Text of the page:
We also saw the first definitive site where tubeworms had been contacted and fried by the new lava (photo below left) on the eastern contact of the lava flow. Several dead clam shells near the contact suggest that it may have gotten too hot for them also.

NeMO 98 was an outstanding scientific success. On the last day of the voyage, we all gathered together to discuss the results. A feeling that everyone had was that the scientific success of the expedition was primarily because of interaction between the geologists, chemists, and biologists made possible because of the ability of the ROV to bring us all to the seafloor at the same time.

Our success was due not only to the extensive preparation by the scientific party, but to many others both at sea and on land who worked to ensure that the platform was prepared and run efficiently. This includes the seagoing staff of the RON BROWN, the engineers on shore who made sure the ship systems were prepared for the ROPOS, our funding sponsors ( VENTS Program, Sea Grant, the West Coast National Undersea Research Center, and the Canadian National Sciences and Engineering Research Council). The preparation and maintainence of this web page at sea was done through the hard work of Susan Merle and Gene Williamson and on shore by Andra Bobbitt. Mike Goodrich and Vicki Osis at the Hatfield Marine Science Center worked to ensure that the information was disseminated to the public and to the educational community at large. Gene and Mike were both volunteers, so a special thanks to them for their efforts.

We plan to continue this site with updates on the latest research results and plans for the next field season. We hope that's its been as much of a learning experience for all of you out there as it has been for us!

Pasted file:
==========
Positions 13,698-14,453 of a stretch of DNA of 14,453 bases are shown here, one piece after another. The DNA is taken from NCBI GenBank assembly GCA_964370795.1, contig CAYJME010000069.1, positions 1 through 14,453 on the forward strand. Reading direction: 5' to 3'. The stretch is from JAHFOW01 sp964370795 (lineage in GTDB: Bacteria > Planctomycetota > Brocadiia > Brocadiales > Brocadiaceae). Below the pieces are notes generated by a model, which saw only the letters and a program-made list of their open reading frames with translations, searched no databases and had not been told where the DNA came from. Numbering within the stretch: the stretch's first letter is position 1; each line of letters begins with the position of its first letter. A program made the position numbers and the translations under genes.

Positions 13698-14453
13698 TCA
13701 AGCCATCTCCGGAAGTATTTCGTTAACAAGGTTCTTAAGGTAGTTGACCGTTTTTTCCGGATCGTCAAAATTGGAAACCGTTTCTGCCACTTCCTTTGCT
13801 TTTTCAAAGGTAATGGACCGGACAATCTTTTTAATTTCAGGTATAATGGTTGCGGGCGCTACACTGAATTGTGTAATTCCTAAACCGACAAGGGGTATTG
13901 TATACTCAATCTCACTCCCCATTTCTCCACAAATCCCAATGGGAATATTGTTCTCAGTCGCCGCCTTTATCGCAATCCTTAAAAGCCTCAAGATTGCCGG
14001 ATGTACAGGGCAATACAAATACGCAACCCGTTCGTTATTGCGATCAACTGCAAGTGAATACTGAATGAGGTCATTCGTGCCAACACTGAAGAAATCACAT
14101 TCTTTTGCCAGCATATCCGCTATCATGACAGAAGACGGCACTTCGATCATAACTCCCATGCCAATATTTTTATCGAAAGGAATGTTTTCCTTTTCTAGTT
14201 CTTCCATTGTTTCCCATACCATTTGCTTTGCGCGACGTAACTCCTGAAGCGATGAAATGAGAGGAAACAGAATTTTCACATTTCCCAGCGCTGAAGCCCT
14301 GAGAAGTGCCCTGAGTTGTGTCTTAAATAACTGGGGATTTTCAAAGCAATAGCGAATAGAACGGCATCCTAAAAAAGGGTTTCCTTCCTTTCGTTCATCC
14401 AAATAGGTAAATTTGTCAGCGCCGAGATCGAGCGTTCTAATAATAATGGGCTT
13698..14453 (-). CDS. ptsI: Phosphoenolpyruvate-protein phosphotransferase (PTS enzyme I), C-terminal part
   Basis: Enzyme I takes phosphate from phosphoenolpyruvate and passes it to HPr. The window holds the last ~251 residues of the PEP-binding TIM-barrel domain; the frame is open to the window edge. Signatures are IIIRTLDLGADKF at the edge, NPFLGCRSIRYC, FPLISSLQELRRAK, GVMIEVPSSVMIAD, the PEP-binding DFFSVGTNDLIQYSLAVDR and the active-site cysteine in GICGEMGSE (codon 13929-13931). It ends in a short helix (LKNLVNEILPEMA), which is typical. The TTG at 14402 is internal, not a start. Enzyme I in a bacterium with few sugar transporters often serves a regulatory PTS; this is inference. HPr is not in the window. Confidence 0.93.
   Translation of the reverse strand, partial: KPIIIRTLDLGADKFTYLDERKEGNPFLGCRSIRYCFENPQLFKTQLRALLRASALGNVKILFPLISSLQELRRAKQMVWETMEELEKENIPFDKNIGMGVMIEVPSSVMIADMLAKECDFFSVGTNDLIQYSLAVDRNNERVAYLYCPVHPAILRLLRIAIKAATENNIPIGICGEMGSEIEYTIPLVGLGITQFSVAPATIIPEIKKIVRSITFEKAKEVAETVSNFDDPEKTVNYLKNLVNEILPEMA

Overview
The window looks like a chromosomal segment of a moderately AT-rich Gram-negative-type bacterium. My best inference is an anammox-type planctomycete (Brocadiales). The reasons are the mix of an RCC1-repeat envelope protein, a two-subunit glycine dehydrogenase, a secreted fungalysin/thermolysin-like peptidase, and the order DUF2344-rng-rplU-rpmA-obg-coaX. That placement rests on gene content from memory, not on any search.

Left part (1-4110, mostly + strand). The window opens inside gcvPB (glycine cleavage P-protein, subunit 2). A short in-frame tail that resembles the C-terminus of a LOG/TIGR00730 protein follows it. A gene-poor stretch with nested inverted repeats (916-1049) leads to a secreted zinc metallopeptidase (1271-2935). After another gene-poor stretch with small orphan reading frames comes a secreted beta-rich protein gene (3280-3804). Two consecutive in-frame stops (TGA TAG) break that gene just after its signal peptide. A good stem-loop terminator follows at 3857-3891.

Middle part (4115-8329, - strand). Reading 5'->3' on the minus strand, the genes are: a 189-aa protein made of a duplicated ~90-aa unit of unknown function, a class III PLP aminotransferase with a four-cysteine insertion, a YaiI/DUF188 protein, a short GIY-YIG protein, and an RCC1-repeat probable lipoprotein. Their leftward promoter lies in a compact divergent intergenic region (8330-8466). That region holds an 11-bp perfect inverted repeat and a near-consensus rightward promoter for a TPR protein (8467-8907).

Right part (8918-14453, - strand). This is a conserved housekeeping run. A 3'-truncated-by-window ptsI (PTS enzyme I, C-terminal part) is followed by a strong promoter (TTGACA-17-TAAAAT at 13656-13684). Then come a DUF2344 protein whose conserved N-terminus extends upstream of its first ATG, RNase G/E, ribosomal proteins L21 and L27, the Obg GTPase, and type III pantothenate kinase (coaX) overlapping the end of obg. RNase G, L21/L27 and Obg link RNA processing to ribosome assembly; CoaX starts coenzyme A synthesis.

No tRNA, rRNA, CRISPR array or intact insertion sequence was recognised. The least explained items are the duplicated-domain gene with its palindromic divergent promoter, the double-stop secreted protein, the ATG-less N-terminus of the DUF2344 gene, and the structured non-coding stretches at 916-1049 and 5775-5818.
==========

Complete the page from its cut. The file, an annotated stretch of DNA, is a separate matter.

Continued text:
Bob Embley
Chief Scientist, the NeMO98 Expedition

September 5 - September 12
Bob Embley


This week has gone by very fast, and, in the view of the NeMO98 science party, has been a watershed in terms of scientific return with a remote vehicle. The ability to interactively explore and sample the site of a recent deep-sea eruption over several weeks is presenting new opportunities on a dive by dive basis. All of us realize that the window of opportunity is limited and that we have to make as much as we can out of each trip to the seafloor. The system will no doubt undergo considerable change before the NeMO 99 expedition, and every effort is being made to deploy all the monitoring instruments and to take as many key samples as is possible.

The dive last night capped off another exciting week. We began with the successful implementation of the first stage of a plan to recover the Rumbleometer that is now stuck in the lava flow. The ROPOS team carried a line and weight to the seafloor near the instrument and attached the line to the top of the instrument (see photo right). On a future dive, an attempt will be made to pull the instrument free of the seafloor with a line between the ROPOS "cage" and the instrument. Careful observations in the vicinity of the Rumbleometer suggests that the lava is about 6 to 8 feet thick so it's somewhat of a mystery why the instrument wasn't completely buried! ROPOS also transited over the site of the current meter mooring that never returned after being called back on Leg I of NeMO98. This site was also covered with new lava, and it's now pretty certain that the mooring was damaged and/or released by the lava flow.

A remnant from a visit to Axial caldera in 1996 or 1997 also provided a "smoking rope" to the lava story. As was described here in reports from the first part of the expedition, the position of ROPOS on the seafloor is tracked with the aid of undersea sonar "beacons" called "Transponders". After the transponders we used here in both 1996 and 1997 were released (and recovered on the surface), the thin nylon line linking the floating transponder to the weight on the seafloor fell back to the seafloor. After locating this line draped on older lava (we knew its position from a dive with ALVIN in July), it was followed back to the contact where a close-up photo (photo left) clearly shows it disappearing beneath the lava! It doesn't get much better than that!